The Ministry of Consumer Affairs has released a discussion document on the proposed reform of New Zealand’s consumer law. One of the areas to be addressed is online auctions. Issues include whether online auctions should be regulated in some form, and whether the Consumer Guarantees Act should apply to goods and services bought via online auctions.
Regulation of online auction
A preliminary (and, lets be honest, entirely academic…) issue raised in the document is whether online auctions are presently subject to the Auctioneers Act. The document says no, on the basis that the Act only applies to auctions “by outcry”, which is defined as 6 people being physically present:
The reference to “outcry” in the beginning of the definition [of “auction”] applies to the various different auction methods referred to in the definition.
Based on that conclusion the documents goes on to say “the Auctioneers Act definition of auction only applies to auctions where it is possible for the bidders to be physically present with the auctioneer”. I take a different view from the good people at the Ministry. As I wrote previously, in my view “outcry” is not a necessary part of the definition:
there does not appear to be any reason … why the words “by outcry” must apply to the entire definition [of auction] while the other sub-clauses of the definition are read as alternates. Furthermore, to do so would limit the final key words “or where there is a competition for the purchase of any property in any way commonly known and understood to be by way of auction.” These final words are clearly a catch-all intended to prevent anything “commonly understood to be an auction” from being inadvertently excluded by the definition.
So my view is that online auctions are currently covered by the Auctioneers Act (which, as I said, is entirely academic). However, I also noted the craziness that online auctions should be “subjected to rules formulated decades ago and premised on a traditional, physical auction process”.
The fact is that specific regulation of online auctions is not currently enforced. Nor is it not necessary. Practical enforcement would be difficult. The UK, New South Wales and Victoria (among others), get by quite well without special legislation covering online auction providers. Hopefully, our new law will clearly exempt online auctions and other forms of e-commerce from unnecessary red tape.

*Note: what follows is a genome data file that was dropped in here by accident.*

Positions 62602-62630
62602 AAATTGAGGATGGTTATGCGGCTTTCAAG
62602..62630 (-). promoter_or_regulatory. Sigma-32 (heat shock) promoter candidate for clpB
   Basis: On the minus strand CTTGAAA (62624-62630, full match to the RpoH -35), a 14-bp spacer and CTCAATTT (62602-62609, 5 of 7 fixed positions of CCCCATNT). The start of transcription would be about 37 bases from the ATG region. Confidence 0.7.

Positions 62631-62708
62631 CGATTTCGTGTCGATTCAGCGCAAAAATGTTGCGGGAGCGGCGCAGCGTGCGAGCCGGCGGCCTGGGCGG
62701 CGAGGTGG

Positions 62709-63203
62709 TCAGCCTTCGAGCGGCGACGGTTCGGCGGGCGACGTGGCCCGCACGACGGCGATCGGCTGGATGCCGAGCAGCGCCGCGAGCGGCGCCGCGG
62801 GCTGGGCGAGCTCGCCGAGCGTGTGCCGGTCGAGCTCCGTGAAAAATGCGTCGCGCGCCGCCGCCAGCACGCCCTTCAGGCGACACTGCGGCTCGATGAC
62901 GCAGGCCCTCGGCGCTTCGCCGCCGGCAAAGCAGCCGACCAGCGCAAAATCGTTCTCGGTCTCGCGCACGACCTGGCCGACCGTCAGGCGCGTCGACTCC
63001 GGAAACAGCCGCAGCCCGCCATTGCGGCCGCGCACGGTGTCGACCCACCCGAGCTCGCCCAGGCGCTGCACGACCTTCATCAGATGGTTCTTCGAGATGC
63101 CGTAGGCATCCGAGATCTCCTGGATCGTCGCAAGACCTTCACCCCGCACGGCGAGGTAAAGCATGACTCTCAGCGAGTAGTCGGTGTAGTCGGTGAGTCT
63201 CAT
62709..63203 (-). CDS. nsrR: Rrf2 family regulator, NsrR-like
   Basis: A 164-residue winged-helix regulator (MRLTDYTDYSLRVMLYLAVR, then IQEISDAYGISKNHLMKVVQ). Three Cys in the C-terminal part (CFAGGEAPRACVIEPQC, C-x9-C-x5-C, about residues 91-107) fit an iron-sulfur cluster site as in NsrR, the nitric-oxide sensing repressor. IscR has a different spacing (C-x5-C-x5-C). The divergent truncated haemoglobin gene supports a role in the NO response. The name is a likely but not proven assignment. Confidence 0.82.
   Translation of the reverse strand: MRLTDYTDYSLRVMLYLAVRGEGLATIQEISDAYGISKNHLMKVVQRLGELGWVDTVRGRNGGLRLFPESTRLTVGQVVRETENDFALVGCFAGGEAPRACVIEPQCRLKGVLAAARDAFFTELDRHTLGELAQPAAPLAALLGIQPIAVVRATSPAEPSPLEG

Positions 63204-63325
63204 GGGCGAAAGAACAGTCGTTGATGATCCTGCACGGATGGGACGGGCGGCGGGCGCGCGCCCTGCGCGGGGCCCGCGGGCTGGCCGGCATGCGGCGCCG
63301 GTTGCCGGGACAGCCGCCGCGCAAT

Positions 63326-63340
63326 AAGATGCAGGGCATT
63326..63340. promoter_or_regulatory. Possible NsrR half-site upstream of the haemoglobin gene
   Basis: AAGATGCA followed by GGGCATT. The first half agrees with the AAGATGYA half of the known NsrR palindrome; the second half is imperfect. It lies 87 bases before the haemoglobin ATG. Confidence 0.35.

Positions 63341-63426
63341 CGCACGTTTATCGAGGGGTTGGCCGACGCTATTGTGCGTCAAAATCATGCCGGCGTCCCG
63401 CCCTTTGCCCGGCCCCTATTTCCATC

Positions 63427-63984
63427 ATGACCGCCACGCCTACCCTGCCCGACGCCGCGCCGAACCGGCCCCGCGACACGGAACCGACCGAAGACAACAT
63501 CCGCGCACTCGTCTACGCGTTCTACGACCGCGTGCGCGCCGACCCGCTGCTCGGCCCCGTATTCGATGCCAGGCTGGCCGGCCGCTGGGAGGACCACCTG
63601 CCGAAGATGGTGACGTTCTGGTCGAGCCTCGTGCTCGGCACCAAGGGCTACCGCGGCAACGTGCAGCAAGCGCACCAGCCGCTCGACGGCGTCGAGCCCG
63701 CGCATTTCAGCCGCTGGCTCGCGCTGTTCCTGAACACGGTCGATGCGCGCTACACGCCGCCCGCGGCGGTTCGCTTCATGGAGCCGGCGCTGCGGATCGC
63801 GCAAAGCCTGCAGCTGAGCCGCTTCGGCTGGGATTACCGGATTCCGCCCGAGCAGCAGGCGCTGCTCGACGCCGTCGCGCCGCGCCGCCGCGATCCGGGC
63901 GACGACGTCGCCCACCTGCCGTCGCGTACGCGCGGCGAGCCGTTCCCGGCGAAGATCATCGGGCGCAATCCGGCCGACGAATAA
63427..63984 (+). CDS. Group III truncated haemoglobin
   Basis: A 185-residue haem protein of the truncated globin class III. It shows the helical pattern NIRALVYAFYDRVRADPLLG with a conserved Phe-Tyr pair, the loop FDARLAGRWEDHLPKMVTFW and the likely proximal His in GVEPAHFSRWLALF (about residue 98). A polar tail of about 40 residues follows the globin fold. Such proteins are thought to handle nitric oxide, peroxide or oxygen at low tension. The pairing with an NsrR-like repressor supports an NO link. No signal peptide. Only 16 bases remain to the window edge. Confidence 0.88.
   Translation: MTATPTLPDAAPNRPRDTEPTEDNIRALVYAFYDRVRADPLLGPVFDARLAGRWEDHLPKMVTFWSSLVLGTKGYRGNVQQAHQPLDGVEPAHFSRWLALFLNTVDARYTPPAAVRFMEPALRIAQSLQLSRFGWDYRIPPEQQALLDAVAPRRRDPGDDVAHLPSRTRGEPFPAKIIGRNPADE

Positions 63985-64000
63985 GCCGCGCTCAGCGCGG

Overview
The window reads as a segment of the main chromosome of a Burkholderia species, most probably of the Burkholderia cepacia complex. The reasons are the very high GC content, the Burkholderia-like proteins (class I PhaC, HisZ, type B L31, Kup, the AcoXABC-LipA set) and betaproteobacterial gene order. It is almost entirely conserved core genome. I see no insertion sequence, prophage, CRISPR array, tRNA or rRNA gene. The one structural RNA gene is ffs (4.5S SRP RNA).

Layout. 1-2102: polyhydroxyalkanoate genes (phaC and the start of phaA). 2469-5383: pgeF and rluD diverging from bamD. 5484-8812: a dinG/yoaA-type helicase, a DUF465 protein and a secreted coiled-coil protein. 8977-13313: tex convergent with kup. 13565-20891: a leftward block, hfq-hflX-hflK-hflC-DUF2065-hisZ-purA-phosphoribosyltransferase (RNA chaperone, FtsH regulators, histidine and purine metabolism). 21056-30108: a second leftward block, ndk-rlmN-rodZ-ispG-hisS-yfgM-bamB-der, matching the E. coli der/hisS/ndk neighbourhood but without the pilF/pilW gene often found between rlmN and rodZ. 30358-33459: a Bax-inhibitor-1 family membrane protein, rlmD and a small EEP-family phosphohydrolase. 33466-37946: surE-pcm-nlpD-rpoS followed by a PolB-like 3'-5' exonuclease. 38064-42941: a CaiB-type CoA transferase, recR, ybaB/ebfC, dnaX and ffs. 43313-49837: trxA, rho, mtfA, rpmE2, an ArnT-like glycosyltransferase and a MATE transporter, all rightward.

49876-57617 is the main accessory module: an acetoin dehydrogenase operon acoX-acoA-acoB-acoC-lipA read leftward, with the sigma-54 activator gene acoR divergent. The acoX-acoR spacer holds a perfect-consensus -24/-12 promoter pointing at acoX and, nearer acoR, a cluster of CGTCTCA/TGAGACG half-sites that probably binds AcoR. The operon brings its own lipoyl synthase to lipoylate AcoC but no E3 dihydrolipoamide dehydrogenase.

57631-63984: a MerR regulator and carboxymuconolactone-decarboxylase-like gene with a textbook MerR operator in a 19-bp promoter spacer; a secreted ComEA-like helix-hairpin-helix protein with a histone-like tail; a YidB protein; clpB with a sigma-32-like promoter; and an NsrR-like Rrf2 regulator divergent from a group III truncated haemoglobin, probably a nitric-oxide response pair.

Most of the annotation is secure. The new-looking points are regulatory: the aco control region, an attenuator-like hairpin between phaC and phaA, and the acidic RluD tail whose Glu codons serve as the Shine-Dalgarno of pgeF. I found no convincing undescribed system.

Consumer Guarantees Act
The reform will also address the perennial issue of whether the Consumer Guarantees Act (or whatever its replacement will be) should apply to online auctions. There is no doubt that, generally, the same rules should apply for online “buy now” sales as for bricks-and-mortar sales. But what about online auctions?
The document says that whether online auctions are presently covered by the Consumer Guarantees Act is a “grey area”. But in my view there has never been much doubt: online auctions, if they are in fact conducted as an “auction” with bids etc, are not covered by the Consumer Guarantees Act (Trade Me probably wisely leaves it open for now). However the document gives a strong indication (for a discussion paper) of the preferred view:
There would appear to be justification, accordingly, to clarify that Trade Me style auctions should not be exempted from the Consumer Guarantees Act.
That would be a very sensible proposal, and my bet is this will be an outcome of the review. There will likely be some push-back from Trade Me-exclusive dealers, but most medium/large retailers (who also operate bricks-and-mortar shops) will support it. They already have full consumer obligations for all goods and services sold in their stores and online (non-auction style). So does every corner dairy and most small mum-and-dad shops. There are too many stories of shonky internet-only dealers who are only too happy that they are exempt from the consumer protection obligations that all these other retailers have. Trade Me does a great job in helping out where it can, but the answer is simple: close this unintended loophole. And it doesn’t create more red tape – it simply levels the playing field between dealers and simplifies the consumer protection regime.
Note that the proposal is not to extend the CGA to private online sellers and auctions. As per the current law, it will only apply to sellers “in trade” – i.e. shops, retailers and dealers.